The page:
Generation of Immunostimulating 130 nm Protamine-RNA nanoparticles.
Methods in molecular biology, January 2017
Marina Tusup, Steve Pascolo
Thomas Kramps, Knut Elbers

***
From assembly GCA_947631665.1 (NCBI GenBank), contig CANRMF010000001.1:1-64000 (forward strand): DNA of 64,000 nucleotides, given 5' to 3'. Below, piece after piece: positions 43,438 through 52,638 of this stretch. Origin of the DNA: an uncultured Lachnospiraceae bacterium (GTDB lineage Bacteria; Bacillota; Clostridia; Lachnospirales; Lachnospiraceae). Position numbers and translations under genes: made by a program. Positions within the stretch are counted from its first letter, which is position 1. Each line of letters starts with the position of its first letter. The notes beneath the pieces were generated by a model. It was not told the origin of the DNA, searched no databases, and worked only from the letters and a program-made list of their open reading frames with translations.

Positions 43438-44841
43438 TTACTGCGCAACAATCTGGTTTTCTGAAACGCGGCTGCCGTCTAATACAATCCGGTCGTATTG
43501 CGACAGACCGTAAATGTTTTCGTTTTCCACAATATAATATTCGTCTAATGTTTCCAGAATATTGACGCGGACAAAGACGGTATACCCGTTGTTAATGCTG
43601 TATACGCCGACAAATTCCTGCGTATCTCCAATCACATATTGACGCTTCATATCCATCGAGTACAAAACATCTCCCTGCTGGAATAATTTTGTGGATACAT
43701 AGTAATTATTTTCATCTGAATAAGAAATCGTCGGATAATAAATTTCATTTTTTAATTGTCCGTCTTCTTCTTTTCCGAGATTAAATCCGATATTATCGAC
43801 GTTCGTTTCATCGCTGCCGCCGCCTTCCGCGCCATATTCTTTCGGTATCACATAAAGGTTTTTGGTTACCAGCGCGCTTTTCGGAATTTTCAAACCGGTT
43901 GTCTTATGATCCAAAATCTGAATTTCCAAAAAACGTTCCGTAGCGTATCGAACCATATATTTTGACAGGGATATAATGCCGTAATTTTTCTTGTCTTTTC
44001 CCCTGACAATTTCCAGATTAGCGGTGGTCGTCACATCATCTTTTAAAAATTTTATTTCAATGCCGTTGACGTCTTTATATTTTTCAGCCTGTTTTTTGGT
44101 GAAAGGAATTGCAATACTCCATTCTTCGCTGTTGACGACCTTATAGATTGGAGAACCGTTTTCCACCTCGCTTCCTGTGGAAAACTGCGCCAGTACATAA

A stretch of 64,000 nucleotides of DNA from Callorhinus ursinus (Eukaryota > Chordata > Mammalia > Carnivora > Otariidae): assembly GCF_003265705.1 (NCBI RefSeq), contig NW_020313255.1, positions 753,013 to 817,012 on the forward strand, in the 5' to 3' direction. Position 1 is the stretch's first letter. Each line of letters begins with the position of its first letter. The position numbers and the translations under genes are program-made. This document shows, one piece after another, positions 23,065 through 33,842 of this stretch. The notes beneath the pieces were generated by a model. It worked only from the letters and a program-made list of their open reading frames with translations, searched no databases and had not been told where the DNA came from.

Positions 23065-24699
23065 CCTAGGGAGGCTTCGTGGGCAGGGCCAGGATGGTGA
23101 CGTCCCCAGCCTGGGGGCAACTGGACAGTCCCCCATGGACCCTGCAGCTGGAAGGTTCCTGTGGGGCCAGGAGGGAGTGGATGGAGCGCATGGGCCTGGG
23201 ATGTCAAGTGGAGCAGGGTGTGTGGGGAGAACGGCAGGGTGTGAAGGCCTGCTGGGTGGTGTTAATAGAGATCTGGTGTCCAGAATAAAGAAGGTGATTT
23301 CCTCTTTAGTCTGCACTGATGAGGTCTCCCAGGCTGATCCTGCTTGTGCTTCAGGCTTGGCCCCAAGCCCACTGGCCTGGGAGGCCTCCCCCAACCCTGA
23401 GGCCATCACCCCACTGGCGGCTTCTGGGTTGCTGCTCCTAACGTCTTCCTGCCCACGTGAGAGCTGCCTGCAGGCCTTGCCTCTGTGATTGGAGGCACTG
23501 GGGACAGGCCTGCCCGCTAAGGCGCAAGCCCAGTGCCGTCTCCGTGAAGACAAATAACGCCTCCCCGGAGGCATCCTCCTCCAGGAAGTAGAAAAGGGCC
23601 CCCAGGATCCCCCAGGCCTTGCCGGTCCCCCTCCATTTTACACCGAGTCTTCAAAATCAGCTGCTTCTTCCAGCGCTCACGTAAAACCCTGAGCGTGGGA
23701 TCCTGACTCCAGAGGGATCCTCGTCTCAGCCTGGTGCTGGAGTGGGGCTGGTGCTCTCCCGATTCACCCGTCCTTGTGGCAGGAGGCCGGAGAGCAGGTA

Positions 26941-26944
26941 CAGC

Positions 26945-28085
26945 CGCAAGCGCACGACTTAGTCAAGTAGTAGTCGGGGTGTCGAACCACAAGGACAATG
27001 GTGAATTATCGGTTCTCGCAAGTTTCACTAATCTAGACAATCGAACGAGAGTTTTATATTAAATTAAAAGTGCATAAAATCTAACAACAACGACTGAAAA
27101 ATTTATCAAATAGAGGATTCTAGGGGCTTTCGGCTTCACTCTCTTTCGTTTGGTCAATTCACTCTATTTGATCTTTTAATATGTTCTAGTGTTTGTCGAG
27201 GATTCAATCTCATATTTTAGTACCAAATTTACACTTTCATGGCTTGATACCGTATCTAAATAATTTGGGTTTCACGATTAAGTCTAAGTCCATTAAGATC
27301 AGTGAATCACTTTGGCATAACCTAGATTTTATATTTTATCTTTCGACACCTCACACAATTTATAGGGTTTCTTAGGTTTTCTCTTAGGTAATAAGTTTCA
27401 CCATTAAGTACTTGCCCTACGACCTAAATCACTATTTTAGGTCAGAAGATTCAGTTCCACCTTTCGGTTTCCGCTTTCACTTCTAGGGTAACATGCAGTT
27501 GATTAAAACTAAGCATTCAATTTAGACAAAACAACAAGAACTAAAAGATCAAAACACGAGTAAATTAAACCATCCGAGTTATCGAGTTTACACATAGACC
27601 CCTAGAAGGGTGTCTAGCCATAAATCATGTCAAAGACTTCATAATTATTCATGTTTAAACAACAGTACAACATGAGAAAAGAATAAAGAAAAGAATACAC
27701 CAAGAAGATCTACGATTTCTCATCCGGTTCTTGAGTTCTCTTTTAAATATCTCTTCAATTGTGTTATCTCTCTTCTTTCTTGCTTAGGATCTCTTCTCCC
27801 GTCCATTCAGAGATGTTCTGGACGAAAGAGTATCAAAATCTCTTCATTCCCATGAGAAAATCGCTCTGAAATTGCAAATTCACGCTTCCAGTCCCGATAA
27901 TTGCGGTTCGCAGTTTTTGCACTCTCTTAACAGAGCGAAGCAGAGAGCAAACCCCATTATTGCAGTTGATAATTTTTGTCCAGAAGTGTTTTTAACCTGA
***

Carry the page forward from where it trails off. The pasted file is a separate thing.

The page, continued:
Nanoparticles of defined size can be easily obtained by simply mixing Protamine, a pharmaceutical drug that is used to neutralize heparin after surgery, and RNA in the form of oligonucleotides or messenger RNA. Depending on the concentrations of the two reagents and their salt contents, homogenous nanoparticles with a mean diameter of 50 to more than 1000 nm can spontaneously be generated. RNA is a danger signal because it is an agonist of for example TLR-3, -7, and -8; therefore, Protamine-RNA nanoparticles are immunostimulating. We and others have shown in vitro that nanoparticle size and interferon-alpha production by human peripheral blood mononuclear cells (PBMCs) are inversely correlated. Conversely, nanoparticle size and TNF-alpha production by PBMCs are positively correlated (Rettig et al., Blood 115:4533-4541, 2010). Particles of less than 450 nm are most frequently used for research and clinical applications because they are very stable, remain polydispersed and induce interferon-alpha proteins, which are a natural antiviral and anticancer protein family with 12 members in humans. Herein, we describe a method to generate 130 nm nanoparticles as well as some of their physical and biological characteristics.
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